January 1958 Radio-Electronics
Wax nostalgic about and learn from the history of early electronics.
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I'm not sure when storytelling as a style of technical writing went the way of vacuum tubes (probably about the same time, come to think of it), but this article from the January 1958 edition of Radio-Electronics is a prime example of how such prose was utilized. Two characters, Red and Fuzzball, meet at a coffee counter and discuss the intricacies of color convergence in color television sets. Such issues are not a concern with today's electron-beam-less displays, but back in the day, it made the difference between an acceptable picture and frustrating images with color fringing. Maybe you remember those days. After having read many articles on troubleshooting, repairing, and aligning TV sets prior to LCD and LED displays, I have a real appreciation for the knowledge of really good repairmen. In some ways the vacuum tube sets were easier to troubleshoot because the tech could easily pull tubes from sockets to make voltage and resistance readings rather than needing to unsolder transistors or ICs.
Red and Fuzzball on Convergence
By Robert G. Middleton
Fig.1 - (left) Blue lateral corrector separates blue and green vertical lines for easier checking.
Fig.2 - (center) Make the red and blue lines parallel.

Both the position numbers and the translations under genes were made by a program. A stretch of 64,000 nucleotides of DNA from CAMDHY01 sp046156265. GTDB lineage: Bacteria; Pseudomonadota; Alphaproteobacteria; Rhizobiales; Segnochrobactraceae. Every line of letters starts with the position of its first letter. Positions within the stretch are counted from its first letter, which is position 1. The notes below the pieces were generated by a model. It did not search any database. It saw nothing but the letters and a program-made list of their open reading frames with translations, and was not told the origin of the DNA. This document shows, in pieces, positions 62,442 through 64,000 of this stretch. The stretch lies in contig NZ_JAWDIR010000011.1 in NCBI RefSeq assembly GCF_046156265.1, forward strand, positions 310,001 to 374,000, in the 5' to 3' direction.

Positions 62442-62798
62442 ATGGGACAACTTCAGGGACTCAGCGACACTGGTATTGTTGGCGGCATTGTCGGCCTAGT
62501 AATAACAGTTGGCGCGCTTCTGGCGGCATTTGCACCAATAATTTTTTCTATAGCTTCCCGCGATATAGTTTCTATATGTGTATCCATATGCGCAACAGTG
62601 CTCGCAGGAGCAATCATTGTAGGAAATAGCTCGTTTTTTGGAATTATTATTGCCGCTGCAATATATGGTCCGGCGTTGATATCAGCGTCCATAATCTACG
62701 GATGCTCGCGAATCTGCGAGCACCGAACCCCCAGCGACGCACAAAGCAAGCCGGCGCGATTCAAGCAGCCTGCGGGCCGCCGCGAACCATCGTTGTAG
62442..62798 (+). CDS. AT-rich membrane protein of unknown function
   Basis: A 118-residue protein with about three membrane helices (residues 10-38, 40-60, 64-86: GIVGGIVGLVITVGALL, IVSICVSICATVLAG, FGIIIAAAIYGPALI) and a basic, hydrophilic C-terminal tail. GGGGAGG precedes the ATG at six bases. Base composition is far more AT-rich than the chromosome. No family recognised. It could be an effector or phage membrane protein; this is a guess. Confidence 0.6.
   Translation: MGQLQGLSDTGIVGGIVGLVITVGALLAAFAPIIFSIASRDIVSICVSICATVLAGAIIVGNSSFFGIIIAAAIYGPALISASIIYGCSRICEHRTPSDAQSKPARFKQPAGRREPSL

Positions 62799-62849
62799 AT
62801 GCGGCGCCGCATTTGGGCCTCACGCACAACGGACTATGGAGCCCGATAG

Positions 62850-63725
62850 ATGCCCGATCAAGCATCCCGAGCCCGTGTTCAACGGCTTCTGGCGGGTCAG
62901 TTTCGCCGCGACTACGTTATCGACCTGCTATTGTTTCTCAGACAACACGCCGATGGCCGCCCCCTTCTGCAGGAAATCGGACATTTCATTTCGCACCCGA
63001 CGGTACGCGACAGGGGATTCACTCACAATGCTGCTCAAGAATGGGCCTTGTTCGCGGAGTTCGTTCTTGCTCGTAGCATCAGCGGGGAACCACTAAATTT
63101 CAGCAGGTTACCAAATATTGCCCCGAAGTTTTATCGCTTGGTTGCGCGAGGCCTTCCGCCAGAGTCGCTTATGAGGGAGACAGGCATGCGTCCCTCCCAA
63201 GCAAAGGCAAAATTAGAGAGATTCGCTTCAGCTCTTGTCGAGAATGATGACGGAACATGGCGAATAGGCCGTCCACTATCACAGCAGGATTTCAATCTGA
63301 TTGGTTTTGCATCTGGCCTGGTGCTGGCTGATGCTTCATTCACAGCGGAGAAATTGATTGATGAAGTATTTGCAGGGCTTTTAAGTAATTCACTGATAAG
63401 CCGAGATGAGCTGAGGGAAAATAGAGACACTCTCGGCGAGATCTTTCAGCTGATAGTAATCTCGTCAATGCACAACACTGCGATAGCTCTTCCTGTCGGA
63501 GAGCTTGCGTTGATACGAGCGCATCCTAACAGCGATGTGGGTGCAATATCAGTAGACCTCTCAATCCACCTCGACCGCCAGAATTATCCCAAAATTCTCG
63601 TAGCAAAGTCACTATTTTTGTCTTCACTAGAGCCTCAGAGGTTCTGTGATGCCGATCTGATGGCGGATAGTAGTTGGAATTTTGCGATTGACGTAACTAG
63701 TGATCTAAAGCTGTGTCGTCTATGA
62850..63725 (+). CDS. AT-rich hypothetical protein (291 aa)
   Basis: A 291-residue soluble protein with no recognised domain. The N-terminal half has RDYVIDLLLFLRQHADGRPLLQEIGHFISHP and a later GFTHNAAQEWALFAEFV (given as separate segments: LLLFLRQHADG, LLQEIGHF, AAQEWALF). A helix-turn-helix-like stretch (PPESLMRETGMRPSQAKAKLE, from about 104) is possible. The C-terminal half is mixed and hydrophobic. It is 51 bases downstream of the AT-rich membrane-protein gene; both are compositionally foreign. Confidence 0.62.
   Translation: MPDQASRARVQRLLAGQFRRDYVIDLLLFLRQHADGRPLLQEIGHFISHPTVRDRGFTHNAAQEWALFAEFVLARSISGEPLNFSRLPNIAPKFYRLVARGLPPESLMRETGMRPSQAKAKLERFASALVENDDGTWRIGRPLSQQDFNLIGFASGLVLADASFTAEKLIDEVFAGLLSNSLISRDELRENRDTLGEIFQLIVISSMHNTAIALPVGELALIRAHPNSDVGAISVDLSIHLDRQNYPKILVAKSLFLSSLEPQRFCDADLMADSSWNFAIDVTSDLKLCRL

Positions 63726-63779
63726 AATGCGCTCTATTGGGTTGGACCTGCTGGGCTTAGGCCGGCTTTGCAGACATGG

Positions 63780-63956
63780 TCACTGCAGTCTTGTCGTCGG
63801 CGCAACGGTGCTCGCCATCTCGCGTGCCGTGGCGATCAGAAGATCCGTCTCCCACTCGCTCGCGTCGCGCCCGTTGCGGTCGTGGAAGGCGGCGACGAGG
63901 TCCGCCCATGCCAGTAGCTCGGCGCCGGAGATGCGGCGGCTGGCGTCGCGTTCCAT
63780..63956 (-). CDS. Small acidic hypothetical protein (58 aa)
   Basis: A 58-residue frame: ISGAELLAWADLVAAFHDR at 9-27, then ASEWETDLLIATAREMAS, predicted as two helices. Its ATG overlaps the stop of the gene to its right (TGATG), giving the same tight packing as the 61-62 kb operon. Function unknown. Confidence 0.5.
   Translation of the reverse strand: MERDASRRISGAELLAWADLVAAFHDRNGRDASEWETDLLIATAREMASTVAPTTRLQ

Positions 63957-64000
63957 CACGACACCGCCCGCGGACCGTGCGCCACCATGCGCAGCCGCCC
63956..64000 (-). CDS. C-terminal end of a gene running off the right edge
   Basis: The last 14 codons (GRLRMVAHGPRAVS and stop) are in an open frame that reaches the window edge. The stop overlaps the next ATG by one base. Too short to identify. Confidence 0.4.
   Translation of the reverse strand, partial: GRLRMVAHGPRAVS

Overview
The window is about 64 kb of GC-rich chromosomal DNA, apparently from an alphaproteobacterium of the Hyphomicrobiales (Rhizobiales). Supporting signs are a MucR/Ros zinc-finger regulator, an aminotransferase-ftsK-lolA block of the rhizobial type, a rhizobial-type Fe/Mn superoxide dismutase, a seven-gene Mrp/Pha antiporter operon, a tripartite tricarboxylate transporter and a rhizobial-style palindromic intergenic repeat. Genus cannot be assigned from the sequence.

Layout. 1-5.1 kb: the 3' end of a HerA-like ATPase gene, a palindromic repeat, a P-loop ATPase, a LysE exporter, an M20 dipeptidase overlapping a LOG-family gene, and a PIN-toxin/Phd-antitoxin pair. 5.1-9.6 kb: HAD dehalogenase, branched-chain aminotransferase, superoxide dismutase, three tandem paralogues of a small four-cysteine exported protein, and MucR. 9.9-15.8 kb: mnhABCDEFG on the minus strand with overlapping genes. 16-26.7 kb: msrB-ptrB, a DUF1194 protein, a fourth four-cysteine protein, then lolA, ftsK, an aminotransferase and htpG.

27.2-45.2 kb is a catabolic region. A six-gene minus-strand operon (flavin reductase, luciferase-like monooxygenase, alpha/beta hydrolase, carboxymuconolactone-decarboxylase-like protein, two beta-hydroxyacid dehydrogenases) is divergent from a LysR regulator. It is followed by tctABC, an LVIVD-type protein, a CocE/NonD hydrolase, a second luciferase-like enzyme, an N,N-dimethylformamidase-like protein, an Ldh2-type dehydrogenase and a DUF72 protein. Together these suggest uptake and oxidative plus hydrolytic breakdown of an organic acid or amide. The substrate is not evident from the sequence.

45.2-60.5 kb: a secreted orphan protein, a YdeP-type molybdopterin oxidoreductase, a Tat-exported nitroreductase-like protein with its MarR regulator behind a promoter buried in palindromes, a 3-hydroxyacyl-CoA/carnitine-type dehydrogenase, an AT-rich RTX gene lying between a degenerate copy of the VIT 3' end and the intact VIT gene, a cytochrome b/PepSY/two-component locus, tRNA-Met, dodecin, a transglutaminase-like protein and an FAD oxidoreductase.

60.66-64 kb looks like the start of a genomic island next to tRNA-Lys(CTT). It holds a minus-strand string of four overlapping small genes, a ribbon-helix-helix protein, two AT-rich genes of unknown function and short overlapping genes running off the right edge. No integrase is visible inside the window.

Fig.3 - (right) Red, green and blue vertical center lines must all be parallel.
Fuzz is still learning about color TV - the hard way
Have I still got a job?" asked Fuzzball anxiously, as he sat down beside Red at the counter. "Take it easy," Red replied. "Old Fatpants is late himself this morning - he don't even know that you didn't show."
Fuzz' hand shook visibly as he reached for the cup of coffee. "So where you been, anyhow?" Be asked curiously.
"It worked out to be sort of a lost weekend for me," Fuzzball explained. "I took one too many and ..."
"There are times," Red chuckled, "when Fuzz lives in a world of his own."
"There ain't no such world," Bess snorted, and flounced off.
"There was a good reason for me falling off the wagon though," Fuzz said in self-defense.
"Always is," Red agreed. "What's yours?"
"It's that installation out on the South Side," said Fuzz. "Line voltage drifts up and down so much that I can't converge the picture tube for sour apples."
"That's easy," replied Red. "All you got to do is put in an automatic line-voltage regulating transformer."
"That's easy?" Fuzzball asked. "This guy won't even buy an outdoor antenna. I can't get him off my back."
"Lord have mercy," Red breathed. "The penny-pinching public again."
"What can I do?" Fuzzball asked helplessly.
"Ignore him," Red advised.
"Suppose he calls up Old Fatpants and complains?"
"Let him. I'll talk to Fatpants. I been on these hey-rube runs before."
"Can you cash me a check?"
"The answer is no. Here's a fin I'll give you. That way nobody ain't kidding nobody."
"Thanks, Red. I dunno what I'd do without a buddy like you."
"I know what you'd do - and so do you."
Not to change the subject but I got a new way to converge a picture tube that I like better."